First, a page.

Former Islamist turned counter-radicalism activist Majid Nawaz’s assessment of London’s new Muslim mayor, Sadiq Khan, is that he is not an Islamist extremist. He is merely a manipulative politician willing to use guile and duplicity to achieve his electoral aims — not so different from the average politician.
Leading up to the mayoral vote, questions arose about Khan’s association with extremists, which constitutes a long list in the new mayor’s political history.
Defending himself against charges of extremism, Khan points to his record on supporting rights for homosexual and transsexual rights. Since he was first elected to parliament in 2005, that support has been unwavering.
Khan has been an outspoken critic of anti-Semitism. Most recently, he stated he was “embarrassed and sorrowful” about the glaring anti-Semitism that has been spotlighted in his own party.
As the Muslim Public Affairs Committee in the UK (MPAC-UK) derogatorily pointed out in a comment piece on their website posted just two days before the election, “A Vote for Sadiq Khan in the London Mayor Elections is a Vote for Israel.”
Much to MPAC-UK’s chagrin and dismay, Khan is an opponent of the anti-Israel BDS movement. Although he called for sanctions against Israel in 2009, he says he has since changed his mind.
On the last day of his campaign, it was revealed that in an interview Khan gave in 2009 on Iranian television, he referred to Muslims fighting extremism as “Uncle Toms.” (He has since apologized.)
Still, Majid Nawaz insists that Khan is no extremist. Khan was Nawaz’s lawyer when he was arrested in Egypt for working for the banned Islamist group Hizb ut-Tahrir. Nawaz, now a prominent counter-extremism campaigner, says he is forever indebted to Khan for visiting him in Egypt’s Mazra Tora prison, “while the world gave up on me.”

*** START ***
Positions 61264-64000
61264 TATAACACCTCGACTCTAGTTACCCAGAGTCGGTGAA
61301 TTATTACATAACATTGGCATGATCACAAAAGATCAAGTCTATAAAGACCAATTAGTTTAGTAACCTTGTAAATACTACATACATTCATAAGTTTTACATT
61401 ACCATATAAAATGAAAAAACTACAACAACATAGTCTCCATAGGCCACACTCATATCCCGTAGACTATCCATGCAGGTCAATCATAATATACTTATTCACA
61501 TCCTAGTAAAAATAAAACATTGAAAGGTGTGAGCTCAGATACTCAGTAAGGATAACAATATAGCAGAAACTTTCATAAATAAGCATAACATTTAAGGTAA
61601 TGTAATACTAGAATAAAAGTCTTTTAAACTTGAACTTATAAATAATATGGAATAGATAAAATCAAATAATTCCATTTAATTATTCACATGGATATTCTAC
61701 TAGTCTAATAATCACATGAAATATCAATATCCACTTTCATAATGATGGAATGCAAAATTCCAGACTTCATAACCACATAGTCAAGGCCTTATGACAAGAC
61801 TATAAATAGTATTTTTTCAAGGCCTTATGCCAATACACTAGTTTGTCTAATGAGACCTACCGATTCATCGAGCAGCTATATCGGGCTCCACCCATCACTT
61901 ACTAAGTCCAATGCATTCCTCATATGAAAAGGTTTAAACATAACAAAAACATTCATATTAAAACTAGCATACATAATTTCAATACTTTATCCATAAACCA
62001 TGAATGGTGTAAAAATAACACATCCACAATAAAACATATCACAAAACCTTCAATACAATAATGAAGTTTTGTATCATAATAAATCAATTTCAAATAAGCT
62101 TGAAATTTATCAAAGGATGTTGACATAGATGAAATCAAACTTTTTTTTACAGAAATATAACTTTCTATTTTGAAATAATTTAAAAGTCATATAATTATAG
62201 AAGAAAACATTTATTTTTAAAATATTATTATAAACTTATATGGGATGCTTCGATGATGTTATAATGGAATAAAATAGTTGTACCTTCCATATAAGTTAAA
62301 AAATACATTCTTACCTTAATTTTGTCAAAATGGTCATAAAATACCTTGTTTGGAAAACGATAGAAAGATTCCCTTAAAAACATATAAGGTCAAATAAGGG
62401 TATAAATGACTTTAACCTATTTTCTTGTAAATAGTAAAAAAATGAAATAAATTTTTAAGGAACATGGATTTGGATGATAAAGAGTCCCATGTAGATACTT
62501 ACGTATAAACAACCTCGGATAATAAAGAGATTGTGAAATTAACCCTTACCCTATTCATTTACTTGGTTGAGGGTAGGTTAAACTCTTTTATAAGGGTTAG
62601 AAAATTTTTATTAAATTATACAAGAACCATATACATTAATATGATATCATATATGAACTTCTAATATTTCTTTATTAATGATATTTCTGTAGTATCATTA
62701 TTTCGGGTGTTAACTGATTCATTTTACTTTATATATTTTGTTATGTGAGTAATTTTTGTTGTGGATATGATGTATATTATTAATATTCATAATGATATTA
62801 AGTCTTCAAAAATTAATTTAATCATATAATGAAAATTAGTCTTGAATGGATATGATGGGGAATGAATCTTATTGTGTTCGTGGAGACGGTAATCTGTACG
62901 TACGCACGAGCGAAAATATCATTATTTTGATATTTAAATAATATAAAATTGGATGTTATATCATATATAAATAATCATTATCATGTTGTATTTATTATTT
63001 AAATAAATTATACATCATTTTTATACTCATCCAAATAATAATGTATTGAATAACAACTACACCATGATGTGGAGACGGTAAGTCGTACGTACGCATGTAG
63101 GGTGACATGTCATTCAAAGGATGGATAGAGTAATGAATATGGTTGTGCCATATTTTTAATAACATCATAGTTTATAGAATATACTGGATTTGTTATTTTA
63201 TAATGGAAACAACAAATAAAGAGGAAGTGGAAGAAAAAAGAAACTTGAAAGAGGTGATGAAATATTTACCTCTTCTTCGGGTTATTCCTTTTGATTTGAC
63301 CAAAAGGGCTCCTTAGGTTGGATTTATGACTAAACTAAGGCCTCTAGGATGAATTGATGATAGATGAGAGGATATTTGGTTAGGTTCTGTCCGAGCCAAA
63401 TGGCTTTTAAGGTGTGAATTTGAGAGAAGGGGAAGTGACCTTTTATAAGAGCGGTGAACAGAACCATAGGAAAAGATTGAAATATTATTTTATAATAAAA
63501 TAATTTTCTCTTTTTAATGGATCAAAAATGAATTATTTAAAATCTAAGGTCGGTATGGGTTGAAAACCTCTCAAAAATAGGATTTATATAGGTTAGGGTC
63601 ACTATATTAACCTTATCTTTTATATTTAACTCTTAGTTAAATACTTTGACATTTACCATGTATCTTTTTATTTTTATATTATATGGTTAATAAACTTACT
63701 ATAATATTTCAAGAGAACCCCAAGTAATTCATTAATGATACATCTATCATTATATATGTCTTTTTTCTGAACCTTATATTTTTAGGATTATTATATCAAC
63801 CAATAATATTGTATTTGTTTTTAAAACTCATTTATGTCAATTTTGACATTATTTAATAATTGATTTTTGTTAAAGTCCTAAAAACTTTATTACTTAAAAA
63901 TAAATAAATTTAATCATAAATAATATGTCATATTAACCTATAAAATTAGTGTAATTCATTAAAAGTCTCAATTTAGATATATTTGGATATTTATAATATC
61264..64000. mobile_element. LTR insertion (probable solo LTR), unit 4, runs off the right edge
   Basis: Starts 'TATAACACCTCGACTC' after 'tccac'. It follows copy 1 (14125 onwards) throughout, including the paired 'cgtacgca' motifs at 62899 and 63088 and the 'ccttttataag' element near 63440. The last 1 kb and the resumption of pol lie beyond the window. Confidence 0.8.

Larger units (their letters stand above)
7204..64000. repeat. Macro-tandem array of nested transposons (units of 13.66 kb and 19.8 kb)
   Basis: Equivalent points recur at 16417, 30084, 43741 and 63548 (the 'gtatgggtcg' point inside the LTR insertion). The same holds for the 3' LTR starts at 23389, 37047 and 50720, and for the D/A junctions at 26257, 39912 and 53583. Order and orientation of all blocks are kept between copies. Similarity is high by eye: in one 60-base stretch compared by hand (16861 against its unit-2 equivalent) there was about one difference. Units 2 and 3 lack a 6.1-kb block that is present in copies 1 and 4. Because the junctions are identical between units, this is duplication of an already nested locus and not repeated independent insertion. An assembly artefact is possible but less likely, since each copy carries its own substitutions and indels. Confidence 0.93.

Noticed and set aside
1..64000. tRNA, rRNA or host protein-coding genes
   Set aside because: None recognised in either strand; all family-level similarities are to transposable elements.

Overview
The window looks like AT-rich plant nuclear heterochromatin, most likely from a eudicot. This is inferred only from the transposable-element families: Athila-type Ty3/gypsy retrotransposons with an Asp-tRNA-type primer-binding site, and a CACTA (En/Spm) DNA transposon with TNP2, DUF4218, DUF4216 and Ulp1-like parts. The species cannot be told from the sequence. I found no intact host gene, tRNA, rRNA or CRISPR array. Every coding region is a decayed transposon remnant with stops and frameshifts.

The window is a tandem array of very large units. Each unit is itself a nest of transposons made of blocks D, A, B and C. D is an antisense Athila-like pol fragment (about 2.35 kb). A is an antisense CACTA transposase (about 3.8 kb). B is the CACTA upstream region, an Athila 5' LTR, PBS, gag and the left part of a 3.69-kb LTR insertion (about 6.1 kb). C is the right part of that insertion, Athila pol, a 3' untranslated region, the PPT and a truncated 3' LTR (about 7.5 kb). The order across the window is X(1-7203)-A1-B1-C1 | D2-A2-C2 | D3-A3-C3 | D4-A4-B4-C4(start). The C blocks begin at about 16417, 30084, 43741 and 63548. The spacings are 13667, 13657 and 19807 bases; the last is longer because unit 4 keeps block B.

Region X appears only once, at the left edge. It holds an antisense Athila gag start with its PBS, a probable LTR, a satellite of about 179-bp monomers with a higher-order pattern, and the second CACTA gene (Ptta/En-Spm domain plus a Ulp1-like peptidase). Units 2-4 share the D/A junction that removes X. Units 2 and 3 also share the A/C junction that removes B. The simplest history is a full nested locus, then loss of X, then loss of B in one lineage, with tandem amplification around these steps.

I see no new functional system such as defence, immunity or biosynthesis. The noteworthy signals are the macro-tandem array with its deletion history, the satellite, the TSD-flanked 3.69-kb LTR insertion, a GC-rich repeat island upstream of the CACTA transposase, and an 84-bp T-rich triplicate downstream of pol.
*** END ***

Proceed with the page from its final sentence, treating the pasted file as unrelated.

Ironically, it was Nawaz’s counter-extremism foundation Quilliam that was targeted by Khan in his “Uncle Tom” remarks.
Nawaz refrained from commenting on Khan and his electoral bid until after the election. In his first piece penned after the election, Nawaz paints a picture of Khan as a realist (read: opportunistic) and consummate politician.
“When push comes to shove, gaining power becomes more important for politicians from all parties, than defending principles,” writes Nawaz. “And sadly, extremists remain among the most powerful organized forces in Britain’s Muslim grassroots.”
Nawaz explains the unfortunate political climate in today’s Britain: “By 2009, extremism had grown so rife among my own British Muslim community that, in a sign of our times, a Muslim government minister for Social Cohesion [Khan] would find it politically expedient to call a group of Muslims, who were not in government, 'Uncle Toms' simply for criticizing extremism.”
Yet, Nawaz doesn’t give Khan a free pass, saying, “It did not need to be like this. As a column in the Wall Street Journal recently noted, ‘Other Muslim leaders took a different approach.’
“The struggles that reforming liberal and ex-Muslims face every day, the dehumanization, the delegitimization, the excommunication, the outcasting, the threats, intimidation and the violence makes this inexcusable … Why is it okay for a mayor to have shared panels with all manner of Muslim extremists, while actively distancing himself from, and smearing, counter-extremist Muslims?”
A good question it would behoove the new mayor to answer.
Meira Svirsky is the editor of ClarionProject.org
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